I didn´t have to move to Spain to see this. It´s been up there all my life. My parents were star-gazers, and I can well recall lying on a blanket in the backyard with one or the other of them pointing out Cassiopia or Orion, or singing:  "The stars at night/ are big and bright/ Deep In the Heart of Texas."

When I had children I made sure they saw Northern Lights and comets and meteor showers, too, whenever the sky was putting on a show. But these days?  I rarely take the time to enjoy this great field of diamonds, thrown up overhead... it´s a free show, every clear night of the year.

The point of all this?  Even though asthma can easily kill you, it´s not always bad to see pneumonological stars dancing ´round the bedroom ceiling. Not so long as they lead you to trade them in for the astronomical kind. With extra oxygen.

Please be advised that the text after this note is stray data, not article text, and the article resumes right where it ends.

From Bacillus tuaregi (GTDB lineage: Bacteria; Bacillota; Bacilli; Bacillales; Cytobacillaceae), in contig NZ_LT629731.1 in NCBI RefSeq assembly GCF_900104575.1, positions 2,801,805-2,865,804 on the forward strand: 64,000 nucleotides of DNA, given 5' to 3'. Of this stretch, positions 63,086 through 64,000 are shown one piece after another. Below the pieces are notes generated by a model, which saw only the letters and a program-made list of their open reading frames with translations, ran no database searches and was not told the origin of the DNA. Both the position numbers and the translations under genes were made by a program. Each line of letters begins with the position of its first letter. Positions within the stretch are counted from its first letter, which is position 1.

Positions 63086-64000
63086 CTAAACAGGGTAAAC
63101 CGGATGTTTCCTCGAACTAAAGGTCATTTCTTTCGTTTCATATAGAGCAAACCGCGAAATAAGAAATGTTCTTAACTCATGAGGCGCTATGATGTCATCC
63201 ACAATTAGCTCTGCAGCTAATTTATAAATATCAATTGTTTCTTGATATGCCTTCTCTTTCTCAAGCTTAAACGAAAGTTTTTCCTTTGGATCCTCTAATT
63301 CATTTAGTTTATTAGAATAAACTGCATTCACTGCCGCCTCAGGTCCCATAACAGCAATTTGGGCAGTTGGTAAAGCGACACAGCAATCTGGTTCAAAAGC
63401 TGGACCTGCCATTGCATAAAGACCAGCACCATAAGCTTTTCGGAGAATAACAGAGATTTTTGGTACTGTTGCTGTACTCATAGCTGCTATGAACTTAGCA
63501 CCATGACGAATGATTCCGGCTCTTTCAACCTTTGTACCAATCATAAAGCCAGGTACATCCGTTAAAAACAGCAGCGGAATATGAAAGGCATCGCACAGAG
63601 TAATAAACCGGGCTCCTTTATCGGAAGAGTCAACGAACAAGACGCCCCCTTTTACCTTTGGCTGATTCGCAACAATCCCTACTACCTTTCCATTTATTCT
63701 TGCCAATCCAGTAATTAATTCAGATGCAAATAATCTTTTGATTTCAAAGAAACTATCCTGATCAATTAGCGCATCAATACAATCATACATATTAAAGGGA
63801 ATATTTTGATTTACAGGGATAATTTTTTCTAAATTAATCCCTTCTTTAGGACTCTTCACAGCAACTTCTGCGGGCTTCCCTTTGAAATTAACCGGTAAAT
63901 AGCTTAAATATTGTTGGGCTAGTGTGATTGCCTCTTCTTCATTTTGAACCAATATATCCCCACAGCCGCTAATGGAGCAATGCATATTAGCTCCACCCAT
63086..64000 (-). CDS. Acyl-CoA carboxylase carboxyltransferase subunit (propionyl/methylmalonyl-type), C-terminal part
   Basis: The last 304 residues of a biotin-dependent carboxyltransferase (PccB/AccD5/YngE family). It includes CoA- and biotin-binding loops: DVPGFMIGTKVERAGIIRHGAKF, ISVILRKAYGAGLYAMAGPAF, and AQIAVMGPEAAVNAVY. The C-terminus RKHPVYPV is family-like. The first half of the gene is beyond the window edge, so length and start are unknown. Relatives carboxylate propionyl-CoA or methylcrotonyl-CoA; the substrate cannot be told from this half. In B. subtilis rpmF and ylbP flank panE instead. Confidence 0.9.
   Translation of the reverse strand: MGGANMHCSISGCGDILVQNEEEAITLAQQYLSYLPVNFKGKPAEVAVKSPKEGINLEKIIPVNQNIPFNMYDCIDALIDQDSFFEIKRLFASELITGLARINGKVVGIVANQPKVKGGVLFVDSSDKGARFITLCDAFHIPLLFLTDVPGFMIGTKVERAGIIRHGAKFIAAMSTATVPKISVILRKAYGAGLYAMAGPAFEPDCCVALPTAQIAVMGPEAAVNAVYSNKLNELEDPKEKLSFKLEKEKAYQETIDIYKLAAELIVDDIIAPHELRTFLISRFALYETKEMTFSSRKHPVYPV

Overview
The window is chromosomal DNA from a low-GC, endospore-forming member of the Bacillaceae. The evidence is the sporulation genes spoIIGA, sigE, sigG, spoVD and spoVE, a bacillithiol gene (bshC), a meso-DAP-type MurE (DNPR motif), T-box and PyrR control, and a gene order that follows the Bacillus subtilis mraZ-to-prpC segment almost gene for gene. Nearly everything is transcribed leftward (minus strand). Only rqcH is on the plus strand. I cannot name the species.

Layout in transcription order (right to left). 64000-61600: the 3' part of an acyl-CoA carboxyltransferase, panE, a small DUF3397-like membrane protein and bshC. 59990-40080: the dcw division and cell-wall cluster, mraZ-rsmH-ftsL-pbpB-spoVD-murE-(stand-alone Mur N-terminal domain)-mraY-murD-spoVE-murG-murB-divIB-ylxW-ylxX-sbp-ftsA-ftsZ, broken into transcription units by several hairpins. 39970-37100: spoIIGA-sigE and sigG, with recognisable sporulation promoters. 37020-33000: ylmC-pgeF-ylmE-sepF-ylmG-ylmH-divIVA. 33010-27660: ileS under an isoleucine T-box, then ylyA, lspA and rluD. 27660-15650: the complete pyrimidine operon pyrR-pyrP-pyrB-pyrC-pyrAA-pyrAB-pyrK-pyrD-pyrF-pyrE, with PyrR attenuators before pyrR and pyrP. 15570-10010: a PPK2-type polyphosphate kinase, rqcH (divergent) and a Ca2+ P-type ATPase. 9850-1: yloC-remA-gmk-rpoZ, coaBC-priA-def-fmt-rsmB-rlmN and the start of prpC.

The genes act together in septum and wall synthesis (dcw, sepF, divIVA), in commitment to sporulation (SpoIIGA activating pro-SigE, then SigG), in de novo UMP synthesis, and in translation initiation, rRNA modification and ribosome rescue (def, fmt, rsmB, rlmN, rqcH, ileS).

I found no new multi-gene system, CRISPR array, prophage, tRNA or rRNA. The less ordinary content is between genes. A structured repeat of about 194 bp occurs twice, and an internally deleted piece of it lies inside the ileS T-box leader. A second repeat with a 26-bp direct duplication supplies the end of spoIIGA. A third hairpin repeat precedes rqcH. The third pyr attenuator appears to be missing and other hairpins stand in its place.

Wednesday, 9 December 2009

Nothing to See Here, Folks

Well, friends, not a lot has changed since we last met. I am still locked inside the Peaceable with a troupe of semi-domesticated critters. At least one of us is writing, and having a grand old time doing it. Patrick is still in Salamanca, despite his appeals to me to come there and let him go home.

Paddy has some sort of sciatica-type painful nerve thing going on in one leg. He is usually a game sort of fellow, and when he volunteered to go to Salamanca in November he was feeling fine. But pain makes Paddy into a different person. A not-nice person. I will not elaborate here, but it ain´t pretty.